“The Getaway” Review

The Red Hot Chili Peppers are back after five years, sounding like before, but not quite feeling like it.

“The Getaway” Review

Die hard Red Hot Chili Peppers fans have been unsure of the band’s future since “I’m with You” released in 2011. With guitarist John Frusciante departing from the band in 2006, fans were naturally curious about whether the band was going to continue making music. “I’m with You” ended up being a stark departure from their usual high-energy funk-rock roots, and fans were left scratching their heads.

In 2014, the band announced that they would be returning to the studio to record their 11th studio album, which was delayed due to bass player Flea breaking his arm in a skiing accident and producer Danger Mouse telling them to rewrite the album in an attempt to take more risks. These delays caused long time fans to be on the edge of their seats until the gratifying release of “The Getaway” on June 17.

“The Getaway” is no epiphany or magnum opus, but it is streamlined funk-rock, which is more than a lot of fans thought about “I’m with You.” You can hear influences from most of the Chili Peppers’ past work, with new songs like “Detroit” which resembles “Can’t Stop,” “Goodbye Angels” somewhat resembling “Dani California” and the new song “Encore” which is similar to “Snow (Hey-Oh)” from “Stadium Arcadium.” But on some level, something is unsettling about this new work.

Fans who didn’t love the way “I’m with You” sounded could still openly admit that it carried the same emotional weight as most of Red Hot Chili Peppers’ earlier discography, most notably on the song “Brendan’s Death Song,” but “The Getaway” can’t carry itself the same way. It sounds like the Chili Peppers, but deep down it doesn’t feel like it.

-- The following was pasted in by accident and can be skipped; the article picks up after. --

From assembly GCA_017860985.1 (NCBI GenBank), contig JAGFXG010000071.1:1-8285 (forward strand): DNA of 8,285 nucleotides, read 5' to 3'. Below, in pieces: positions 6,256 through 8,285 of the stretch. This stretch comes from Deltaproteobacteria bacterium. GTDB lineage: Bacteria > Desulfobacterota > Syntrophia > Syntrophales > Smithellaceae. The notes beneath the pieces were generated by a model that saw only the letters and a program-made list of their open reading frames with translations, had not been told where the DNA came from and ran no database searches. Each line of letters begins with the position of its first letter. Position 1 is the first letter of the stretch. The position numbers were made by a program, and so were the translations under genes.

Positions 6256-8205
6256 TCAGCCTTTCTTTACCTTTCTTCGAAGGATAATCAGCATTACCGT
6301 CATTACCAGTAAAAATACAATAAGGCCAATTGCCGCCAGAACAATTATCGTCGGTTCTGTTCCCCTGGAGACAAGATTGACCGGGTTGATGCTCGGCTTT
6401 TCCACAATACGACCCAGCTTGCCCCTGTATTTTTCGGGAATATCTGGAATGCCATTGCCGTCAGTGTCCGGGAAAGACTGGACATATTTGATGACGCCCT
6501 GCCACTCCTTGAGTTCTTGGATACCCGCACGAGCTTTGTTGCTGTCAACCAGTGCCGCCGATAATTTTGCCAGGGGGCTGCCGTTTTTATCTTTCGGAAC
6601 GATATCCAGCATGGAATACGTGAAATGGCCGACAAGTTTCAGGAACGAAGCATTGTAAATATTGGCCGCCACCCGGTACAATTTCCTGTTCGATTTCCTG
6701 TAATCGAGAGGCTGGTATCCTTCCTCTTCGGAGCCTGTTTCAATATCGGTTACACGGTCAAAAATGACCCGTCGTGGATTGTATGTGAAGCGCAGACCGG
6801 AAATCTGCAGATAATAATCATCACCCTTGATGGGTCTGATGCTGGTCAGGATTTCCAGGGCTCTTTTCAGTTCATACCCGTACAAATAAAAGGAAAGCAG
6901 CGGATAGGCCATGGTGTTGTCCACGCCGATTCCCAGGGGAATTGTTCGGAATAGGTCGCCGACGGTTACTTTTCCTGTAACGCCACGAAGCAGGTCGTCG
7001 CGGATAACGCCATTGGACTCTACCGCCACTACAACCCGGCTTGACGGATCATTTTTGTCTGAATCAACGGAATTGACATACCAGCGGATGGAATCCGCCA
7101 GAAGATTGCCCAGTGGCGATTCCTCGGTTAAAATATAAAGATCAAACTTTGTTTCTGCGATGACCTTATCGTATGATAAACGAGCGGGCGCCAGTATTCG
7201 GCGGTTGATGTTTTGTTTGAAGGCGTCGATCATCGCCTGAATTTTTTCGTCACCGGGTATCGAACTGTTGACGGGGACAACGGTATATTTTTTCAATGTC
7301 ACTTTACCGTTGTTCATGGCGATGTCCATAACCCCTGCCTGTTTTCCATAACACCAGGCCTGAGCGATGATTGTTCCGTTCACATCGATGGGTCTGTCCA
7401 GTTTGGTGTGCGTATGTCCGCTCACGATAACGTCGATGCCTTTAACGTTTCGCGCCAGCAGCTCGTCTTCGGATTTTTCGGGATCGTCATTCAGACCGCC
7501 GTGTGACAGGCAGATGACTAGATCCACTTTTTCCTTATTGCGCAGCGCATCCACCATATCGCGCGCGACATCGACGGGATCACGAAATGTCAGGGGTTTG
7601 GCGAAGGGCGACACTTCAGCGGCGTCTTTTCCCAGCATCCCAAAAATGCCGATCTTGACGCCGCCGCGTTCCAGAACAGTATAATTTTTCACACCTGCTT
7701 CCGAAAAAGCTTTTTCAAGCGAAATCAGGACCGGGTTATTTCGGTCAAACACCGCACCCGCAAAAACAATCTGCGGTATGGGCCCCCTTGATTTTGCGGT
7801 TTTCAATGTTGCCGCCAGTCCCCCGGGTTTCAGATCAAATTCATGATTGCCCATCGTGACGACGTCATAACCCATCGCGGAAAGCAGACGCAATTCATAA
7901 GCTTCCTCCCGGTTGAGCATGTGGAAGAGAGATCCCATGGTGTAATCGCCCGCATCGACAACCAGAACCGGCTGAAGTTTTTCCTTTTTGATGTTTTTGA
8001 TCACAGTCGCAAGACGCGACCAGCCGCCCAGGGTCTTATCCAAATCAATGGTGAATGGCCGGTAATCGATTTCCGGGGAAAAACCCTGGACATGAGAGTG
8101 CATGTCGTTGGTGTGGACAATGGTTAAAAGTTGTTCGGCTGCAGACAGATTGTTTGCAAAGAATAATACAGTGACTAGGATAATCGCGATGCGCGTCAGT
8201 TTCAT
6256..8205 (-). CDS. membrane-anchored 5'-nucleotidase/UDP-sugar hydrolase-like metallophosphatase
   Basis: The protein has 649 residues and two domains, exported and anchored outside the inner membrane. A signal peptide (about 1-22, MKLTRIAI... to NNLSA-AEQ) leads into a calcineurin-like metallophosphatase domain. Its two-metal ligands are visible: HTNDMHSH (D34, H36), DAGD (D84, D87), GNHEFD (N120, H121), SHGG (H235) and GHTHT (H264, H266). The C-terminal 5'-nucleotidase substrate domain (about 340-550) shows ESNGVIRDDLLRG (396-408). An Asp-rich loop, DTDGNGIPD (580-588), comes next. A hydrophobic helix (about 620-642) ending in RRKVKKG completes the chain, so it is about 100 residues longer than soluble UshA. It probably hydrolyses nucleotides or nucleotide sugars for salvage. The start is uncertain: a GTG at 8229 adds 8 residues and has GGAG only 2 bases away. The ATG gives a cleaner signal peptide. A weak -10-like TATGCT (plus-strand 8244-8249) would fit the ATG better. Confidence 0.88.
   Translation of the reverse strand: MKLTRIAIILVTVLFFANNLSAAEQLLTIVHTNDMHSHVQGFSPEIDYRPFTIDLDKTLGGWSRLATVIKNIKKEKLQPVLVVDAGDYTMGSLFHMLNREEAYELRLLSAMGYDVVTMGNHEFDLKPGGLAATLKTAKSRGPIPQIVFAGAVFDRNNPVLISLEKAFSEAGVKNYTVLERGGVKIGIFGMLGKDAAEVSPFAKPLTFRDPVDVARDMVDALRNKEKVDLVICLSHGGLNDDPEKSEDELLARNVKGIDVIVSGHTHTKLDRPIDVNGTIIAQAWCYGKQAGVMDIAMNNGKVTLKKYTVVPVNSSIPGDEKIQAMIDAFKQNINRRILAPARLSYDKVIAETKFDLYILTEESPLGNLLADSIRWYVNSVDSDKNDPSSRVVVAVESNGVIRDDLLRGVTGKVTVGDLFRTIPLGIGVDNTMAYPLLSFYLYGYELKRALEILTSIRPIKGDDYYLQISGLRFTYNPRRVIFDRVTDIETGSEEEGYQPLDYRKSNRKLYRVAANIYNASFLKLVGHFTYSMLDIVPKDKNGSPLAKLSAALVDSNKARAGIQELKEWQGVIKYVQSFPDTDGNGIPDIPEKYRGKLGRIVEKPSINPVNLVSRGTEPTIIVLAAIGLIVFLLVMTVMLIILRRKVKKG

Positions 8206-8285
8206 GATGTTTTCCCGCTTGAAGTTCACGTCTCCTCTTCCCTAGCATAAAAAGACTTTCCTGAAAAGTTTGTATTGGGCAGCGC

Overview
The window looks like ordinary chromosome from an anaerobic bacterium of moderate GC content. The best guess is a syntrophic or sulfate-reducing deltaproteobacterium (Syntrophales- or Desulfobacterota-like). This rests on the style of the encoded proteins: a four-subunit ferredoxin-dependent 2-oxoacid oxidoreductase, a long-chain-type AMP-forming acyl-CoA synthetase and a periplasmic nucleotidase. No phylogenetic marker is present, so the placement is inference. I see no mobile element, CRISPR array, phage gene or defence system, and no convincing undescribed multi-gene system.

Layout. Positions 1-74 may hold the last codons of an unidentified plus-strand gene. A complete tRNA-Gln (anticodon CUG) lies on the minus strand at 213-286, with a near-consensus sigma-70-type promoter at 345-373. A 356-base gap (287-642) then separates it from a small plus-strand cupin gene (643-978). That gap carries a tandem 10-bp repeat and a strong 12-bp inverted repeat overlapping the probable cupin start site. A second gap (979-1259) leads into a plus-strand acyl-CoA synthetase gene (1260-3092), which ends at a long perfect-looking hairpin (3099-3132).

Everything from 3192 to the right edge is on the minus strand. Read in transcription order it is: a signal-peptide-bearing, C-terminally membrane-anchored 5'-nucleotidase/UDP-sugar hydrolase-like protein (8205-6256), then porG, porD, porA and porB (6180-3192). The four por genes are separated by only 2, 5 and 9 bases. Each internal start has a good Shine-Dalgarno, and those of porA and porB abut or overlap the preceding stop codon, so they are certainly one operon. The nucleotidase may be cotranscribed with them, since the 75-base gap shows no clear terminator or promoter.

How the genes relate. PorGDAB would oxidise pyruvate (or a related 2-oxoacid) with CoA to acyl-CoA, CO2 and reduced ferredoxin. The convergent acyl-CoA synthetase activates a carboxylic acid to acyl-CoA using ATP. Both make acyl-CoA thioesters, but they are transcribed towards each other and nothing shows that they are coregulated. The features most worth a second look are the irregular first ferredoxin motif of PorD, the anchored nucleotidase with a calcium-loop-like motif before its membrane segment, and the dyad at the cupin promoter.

The biggest problem with this album is that there are no songs that feel as monumental as “Californication,” “Under the Bridge” or “Scar Tissue.” The album doesn’t have any songs where you can really empathize with Anthony Kiedis while you listen to the words he sings. It’s difficult to call a release from a Rock-n-Roll Hall of Famer bad, but “The Getaway” is forgettable, which for any band like Red Hot Chili Peppers is arguably worse.

When I saw Red Hot Chili Peppers live back in 2012, they played their greatest hits with a little bit of “I’m with You” sprinkled in, and it made a cohesive setlist. I can’t see them making a setlist nearly as cohesive when they have to add songs from “The Getaway,” excluding maybe the title track and “Dark Necessities,” (the latter of which has a really killer bass line). However, this was probably the same thing fans were saying five years ago, and you can really never know until you see it.

At the very least, all fans can rejoice that the band itself can be thought of as more of a unit rather than the band that replaced their guitarist for the eight time and is trying to get a kid to fill a grown man’s shoes. And it’s difficult to dread the idea of a new Red Hot Chili Peppers tour in the U.S.

“The Getaway” isn’t bad. The album remains strong all the way through, and with Danger Mouse at the helm of production, it will naturally satisfy anyone wildly anticipating the release. As a bonus, Elton John fans are gracefully rewarded with his piano track on “Sick Love.” However, this album’s major flaw is that it isn’t anything special. It’s very text book, and it doesn’t really take any risks, despite what Danger Mouse wants you to believe.

This isn’t an album where I feel like I have to listen to it eighty times to catch all the nuances. It feels all there right in front of me. In given time “The Getaway” will grow on me more, but even now I could easily recommend it to anyone interested and especially to anyone eagerly anticipating its release.

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